“We detected unusual activity with a small number of internal accounts and upon review, we discovered one account had been used to view source code in a number of source code repositories,” Microsoft said. “The account did not have permissions to modify any code or engineering systems and our investigation further confirmed no changes were made. These accounts were investigated and remediated.”
The disclosure highlights the broad reach of the attackers, whom investigators have described as extremely sophisticated and well-resourced. And it suggests that corporate espionage may have been as much a motive as a hunt for government secrets.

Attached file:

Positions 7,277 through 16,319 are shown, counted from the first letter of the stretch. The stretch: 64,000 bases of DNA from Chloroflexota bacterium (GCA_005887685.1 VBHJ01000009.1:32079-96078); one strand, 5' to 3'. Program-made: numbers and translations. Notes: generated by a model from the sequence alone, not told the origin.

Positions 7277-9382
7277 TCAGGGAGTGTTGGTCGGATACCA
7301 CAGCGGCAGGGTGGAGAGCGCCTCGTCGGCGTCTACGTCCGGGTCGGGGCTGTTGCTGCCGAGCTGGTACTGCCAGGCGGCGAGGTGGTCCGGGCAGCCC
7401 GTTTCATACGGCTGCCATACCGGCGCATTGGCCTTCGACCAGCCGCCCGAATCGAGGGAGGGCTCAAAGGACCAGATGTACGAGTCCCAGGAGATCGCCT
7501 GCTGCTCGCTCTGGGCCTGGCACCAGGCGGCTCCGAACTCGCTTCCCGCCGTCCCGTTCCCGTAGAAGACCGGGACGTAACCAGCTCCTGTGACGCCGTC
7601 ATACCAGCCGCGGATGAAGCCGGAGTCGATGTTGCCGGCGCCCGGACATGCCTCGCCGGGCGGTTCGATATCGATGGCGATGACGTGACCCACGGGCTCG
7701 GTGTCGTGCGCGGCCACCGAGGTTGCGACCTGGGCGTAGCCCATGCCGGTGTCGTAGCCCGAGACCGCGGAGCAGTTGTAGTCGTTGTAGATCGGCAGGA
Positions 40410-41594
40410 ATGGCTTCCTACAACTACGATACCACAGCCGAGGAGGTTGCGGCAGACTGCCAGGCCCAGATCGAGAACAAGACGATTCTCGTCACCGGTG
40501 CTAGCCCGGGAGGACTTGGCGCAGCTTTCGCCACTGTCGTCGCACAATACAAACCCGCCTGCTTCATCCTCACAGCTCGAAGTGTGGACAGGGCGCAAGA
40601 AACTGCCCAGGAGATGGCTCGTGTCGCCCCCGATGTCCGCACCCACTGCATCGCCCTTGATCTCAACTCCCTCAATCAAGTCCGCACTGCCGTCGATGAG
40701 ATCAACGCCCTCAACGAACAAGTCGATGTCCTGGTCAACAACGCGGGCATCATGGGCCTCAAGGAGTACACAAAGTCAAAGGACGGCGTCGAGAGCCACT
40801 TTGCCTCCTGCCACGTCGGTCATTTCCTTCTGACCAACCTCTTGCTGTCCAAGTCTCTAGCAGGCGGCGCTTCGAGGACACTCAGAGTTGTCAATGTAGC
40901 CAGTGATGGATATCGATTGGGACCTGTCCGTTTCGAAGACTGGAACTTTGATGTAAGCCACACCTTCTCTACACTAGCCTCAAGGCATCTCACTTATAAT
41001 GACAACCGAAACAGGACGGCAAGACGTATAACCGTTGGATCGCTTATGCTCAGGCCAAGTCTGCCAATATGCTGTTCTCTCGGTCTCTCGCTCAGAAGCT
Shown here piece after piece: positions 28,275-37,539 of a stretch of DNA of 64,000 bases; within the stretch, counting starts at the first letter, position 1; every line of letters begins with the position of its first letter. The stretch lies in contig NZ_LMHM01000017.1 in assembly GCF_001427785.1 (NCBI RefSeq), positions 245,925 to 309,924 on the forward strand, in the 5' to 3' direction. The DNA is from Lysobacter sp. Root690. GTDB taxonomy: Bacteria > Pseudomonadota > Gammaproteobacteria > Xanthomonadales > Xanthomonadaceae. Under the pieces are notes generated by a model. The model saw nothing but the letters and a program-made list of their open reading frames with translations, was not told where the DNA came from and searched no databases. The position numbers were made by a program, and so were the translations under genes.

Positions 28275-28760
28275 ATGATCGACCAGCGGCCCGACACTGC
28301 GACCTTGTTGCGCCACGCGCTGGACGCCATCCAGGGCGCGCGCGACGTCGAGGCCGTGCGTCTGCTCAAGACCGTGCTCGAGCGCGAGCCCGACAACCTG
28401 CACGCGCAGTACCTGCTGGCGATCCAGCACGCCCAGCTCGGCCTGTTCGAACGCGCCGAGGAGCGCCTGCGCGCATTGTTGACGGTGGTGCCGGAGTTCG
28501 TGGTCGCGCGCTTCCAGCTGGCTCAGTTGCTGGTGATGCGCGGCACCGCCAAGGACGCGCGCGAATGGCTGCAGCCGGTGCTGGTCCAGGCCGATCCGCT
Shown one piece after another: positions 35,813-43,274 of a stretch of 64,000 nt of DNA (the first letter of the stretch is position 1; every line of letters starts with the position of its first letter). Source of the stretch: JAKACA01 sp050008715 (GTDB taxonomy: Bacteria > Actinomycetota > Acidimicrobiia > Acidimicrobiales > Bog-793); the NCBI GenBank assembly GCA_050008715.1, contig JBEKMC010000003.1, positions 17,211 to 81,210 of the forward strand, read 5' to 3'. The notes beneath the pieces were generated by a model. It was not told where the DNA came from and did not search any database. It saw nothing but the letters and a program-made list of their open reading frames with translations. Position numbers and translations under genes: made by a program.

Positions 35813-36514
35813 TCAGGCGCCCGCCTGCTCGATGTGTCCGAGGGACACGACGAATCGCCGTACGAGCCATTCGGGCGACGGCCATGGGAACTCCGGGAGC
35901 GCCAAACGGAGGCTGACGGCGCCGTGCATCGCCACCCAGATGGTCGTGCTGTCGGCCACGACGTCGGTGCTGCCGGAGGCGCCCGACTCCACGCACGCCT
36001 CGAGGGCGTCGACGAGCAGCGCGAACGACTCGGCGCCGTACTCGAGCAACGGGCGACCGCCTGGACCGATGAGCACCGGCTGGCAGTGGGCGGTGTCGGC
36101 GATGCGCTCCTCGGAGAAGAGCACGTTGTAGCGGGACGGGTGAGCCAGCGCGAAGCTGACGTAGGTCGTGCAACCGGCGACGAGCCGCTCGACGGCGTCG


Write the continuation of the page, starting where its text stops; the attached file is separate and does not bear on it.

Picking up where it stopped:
Source code represents the basic building blocks of computer programs. They are the instructions written by programmers that make up an application or computer program.
Mike Chapple, a former National Security Agency official and an information technology professor at the University of Notre Dame, said the attackers were likely looking for potential security vulnerabilities in Microsoft products that they could exploit to gain access to users of those products.
“Cybersecurity professionals now need to be concerned that this information falling into the wrong hands might create the next SolarWinds-level vulnerability in a Microsoft product,” Chapple said.
But Microsoft said its security practices begin by preemptively assuming that hackers already have access to the company’s source code, and protects its services accordingly.
“We do not rely on the secrecy of source code for the security of products, and our threat models assume that attackers have knowledge of source code,” the company said. “So viewing source code isn’t tied to elevation of risk.”